Thursday night’s rain gave us little confidence for Mendota. Chad and I stopped at the lake on Friday morning before picking up Chris, again surprised to see the tight shoreline. Later that morning, Donny arrived to see for himself. After walking out in the raging wind to scout Warner Bay, Donny, and Chad pronounced it sailable but urged caution because of drain holes and cracks—spring ice changes by the hour. Boats might leave a perfectly fine shoreline only to return to 20 feet of open water. They would have to carry their Renegades to the ice because rolling on trailers would weaken the shoreline.
The hook was set; they couldn’t leave if there were a chance to sail their Renegades on Warner Bay. Chad and Chris bought Renegades last season but need more seat time because they focused on the DN World & North American Championship this season.
The promised cold arrived Saturday morning to tighten the ice, but the winds were gusting to 40 mph, which meant another day of waiting. Chad, Chris, and Damien Luyet tried a few laps at 4 PM but quickly realized the wind was still too strong. A puff made toothpicks out of Damien’s Renegade mast. Thankfully, Donny has spares.
Their patience paid off. Chad and Chris were rigged at sunrise Sunday morning, set up marks, and sailed a short course for 5 hours. Donny and Damien joined them at a reasonable hour for some scrub racing before Chad and Chris had to load up and drive back to Jamestown, RI, and Nantucket, MA. Everything fell into place. Chad and Chris look forward to competing in the next Renegade Championship.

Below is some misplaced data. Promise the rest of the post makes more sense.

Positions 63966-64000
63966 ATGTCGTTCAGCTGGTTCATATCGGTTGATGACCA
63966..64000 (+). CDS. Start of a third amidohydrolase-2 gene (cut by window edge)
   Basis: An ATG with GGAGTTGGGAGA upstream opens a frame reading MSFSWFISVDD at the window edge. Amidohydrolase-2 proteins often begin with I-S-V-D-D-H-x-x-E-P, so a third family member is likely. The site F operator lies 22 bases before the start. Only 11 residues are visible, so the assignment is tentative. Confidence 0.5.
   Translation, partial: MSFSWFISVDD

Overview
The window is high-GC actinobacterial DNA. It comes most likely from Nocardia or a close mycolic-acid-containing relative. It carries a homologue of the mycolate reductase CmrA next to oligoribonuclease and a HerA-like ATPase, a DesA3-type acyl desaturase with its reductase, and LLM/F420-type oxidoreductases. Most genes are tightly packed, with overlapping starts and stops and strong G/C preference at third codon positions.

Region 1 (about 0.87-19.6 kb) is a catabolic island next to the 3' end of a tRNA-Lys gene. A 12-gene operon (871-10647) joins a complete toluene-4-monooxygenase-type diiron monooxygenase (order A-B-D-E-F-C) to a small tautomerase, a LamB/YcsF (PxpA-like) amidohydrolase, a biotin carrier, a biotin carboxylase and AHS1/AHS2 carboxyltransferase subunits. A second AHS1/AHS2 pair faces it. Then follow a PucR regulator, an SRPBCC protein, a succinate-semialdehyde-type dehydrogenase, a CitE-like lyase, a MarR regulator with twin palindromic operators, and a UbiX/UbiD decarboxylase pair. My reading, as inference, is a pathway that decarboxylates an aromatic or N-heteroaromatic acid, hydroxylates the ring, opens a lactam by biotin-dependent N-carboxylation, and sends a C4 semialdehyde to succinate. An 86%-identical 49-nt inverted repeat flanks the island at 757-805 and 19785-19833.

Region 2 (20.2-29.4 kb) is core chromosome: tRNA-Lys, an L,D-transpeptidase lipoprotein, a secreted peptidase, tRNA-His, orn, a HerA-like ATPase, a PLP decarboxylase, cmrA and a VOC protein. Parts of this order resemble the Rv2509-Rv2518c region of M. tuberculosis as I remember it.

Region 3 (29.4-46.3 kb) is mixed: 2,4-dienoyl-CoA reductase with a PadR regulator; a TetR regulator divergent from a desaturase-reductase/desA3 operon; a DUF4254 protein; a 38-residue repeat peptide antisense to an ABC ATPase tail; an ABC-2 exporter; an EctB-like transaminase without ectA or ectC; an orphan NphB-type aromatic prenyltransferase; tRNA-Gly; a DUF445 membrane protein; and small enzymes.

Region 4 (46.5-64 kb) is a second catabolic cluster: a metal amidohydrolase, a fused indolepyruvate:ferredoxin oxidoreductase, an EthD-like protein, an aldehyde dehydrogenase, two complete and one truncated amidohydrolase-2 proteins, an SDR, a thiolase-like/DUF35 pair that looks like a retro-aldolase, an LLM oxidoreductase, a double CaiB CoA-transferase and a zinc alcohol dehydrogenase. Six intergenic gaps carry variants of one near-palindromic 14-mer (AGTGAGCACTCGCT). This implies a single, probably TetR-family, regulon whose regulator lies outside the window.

Even in cold temperatures, spring ice changes quickly. A large heave popped up towards the middle of Mendota, foiling Donny’s plan to scout ice for a sail to the University of Wisconsin Union. Donny, Damien, and Brett Hulsley took advantage of what was there and sailed for the rest of the day.
Daniel Hearn sends word from the Spaight Street Syndicate that he’s unsure what boat season it is. Minnesota’s Dirk Siems sailed his DN on a sunny April day on Otter Tail Lake yesterday in what has to be some sort of late record for Minnesota DN sailing. 4LIYC sailors are returning from Ivanpah, Nevada, with some trophy hardware awarded during the Blokart dirt-sailing event. (More on that tomorrow.) No wonder we are all confused!